When she’s on home soil in the US, Kristine makes jewelry and organizes photo shoots to promote the earrings, and has found particular success with Latina-focused and Latina-only shoots that help increase representation of her community — one that is so rarely reflected in the fashion world.
“I think there’s a small community of Latina entrepreneurs right now that will continue to grow,” she said. “Whether or not that was my target to have a predominantly Latina following, that is the case, and I think it’s because a lot of Latinas can relate or see themselves as business owners.”
But Acosta’s work extends far beyond the jewelry and photoshoots here in California. The main focus, for her, will always be supporting the girls back in India facing impossible circumstances. Since her initial trip in 2017, Acosta returned to India in 2018 bringing two more women to volunteer along with her, and is currently planning another return trip for 2019 with a group of eight girls.
“My goal is to have girls going at different times, each leading small groups traveling there so all year long there are volunteers,” Acosta explained. “People always say that money makes the biggest difference, but volunteers being there, showing them that they care, and speaking to them in English — that’s their ticket out of there, being able to communicate in English.”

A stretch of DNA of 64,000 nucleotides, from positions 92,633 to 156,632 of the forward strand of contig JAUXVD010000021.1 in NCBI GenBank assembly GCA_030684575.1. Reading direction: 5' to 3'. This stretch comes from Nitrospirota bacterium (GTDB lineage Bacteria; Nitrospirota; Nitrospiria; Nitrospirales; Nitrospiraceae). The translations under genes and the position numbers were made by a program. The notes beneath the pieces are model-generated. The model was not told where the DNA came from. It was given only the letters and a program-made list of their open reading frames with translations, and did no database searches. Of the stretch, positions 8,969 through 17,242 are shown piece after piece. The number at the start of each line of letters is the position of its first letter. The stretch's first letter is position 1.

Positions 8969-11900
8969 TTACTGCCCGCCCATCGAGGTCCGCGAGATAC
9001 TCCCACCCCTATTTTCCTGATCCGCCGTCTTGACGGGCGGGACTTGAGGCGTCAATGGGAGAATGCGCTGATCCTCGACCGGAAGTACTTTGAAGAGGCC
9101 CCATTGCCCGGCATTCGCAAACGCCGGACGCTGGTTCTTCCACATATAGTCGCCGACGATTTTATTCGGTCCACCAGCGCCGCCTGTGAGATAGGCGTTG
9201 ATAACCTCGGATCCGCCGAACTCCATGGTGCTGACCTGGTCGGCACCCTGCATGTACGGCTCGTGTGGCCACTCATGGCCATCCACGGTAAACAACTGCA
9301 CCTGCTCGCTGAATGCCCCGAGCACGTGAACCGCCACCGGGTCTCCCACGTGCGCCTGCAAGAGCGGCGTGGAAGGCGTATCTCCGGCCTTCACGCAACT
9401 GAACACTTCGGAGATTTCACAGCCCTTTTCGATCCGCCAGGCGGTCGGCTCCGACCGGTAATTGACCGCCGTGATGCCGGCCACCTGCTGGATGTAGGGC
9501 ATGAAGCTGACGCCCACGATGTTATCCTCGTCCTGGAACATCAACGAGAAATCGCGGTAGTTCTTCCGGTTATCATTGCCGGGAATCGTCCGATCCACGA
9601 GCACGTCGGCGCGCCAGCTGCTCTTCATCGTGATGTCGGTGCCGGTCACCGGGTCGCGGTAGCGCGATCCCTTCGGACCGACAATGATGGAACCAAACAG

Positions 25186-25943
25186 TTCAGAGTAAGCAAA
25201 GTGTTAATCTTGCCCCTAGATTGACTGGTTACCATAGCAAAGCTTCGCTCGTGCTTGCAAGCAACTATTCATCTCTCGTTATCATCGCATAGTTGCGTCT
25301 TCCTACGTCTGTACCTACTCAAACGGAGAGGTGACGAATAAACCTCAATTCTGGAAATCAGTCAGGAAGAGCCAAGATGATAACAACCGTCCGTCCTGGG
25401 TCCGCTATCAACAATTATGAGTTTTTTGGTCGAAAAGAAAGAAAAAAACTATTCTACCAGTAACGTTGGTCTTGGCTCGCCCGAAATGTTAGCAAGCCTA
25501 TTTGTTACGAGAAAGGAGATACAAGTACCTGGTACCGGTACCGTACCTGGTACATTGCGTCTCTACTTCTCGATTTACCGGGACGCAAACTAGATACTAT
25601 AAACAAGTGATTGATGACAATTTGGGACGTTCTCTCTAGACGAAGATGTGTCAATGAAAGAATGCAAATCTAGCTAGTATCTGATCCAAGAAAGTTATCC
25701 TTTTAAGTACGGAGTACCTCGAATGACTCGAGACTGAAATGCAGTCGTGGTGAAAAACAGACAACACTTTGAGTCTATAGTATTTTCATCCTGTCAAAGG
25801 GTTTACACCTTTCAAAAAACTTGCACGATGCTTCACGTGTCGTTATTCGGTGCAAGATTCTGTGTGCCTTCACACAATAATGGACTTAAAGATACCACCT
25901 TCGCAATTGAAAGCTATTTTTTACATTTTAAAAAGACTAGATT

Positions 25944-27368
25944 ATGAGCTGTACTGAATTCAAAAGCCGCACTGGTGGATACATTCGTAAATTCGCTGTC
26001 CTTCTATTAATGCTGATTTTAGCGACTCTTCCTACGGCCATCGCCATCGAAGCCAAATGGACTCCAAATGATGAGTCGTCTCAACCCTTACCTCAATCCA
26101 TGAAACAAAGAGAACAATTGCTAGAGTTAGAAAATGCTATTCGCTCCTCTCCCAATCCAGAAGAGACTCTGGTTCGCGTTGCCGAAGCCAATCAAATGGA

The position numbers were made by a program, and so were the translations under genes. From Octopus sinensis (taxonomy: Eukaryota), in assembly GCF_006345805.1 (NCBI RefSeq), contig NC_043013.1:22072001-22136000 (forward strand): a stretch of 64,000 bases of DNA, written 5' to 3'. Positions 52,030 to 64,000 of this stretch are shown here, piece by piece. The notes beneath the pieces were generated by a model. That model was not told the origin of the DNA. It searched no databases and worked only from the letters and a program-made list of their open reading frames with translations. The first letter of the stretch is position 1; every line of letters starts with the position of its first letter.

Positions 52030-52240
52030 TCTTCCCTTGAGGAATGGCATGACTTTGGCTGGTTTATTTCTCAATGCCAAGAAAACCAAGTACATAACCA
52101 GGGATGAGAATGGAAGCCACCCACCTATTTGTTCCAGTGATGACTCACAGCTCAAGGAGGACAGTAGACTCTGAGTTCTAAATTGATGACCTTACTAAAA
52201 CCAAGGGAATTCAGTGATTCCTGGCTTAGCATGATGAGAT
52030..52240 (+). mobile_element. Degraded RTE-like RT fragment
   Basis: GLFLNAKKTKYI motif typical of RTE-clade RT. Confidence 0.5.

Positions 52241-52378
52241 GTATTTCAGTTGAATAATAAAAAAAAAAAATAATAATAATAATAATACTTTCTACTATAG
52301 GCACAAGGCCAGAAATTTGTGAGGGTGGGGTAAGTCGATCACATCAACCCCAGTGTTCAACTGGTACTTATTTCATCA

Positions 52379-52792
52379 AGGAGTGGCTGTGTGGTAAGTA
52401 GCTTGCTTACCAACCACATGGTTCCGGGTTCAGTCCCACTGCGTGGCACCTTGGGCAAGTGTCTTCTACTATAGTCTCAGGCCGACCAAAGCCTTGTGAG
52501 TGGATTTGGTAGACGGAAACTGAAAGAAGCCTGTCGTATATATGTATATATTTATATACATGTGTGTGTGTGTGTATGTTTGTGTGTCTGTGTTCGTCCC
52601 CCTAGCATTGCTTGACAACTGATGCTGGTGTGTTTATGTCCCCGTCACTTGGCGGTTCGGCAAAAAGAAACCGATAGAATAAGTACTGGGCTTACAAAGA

One of the defining facets of Acosta’s life, and a major reason I was so drawn to profile her for our platform is how she refused to accept her role as a victim, wallow in the past, or allow present pain to shut down her future. Instead, she moved forward to help those struggling even beyond her own experience, taking her power back by striving to empower others. Honoring and acknowledging that kind of behavior out in the world is the core of this magazine; it’s imperative that we let people know when we see them, and Kristine’s work is something that inspired me to continue my own through Cinnamon.
“I think taking your power back is a huge thing for women in general, and a huge thing for women of color, especially,” she said. “I feel like it’s my purpose to elevate women of color, because not a lot of people do it, but it’s so woven into the fabric of what GRL Collective does.”
Fate is a funny thing sometimes, and the inevitability of its force in our lives can leave us feeling helpless. Or, alternatively, it can function like a calling — a mantle of purpose. In Kristine’s case, surviving the sexual trauma of her molestation, and the public shame and horror of litigating it in court, became an impetus to look beyond her own pain.
“To me, it’s not really an option anymore,” she said. “I was given this path, and this opportunity, and this experience for a reason. And there’s no option now to forget it. These girls are up against so much more than even me dealing with my own trauma was up against. Like, I still live in a place that allows me to start my own company. I felt like, you have to do this, because you can, and there’s so many women out there who can’t — and you can do this to empower them.”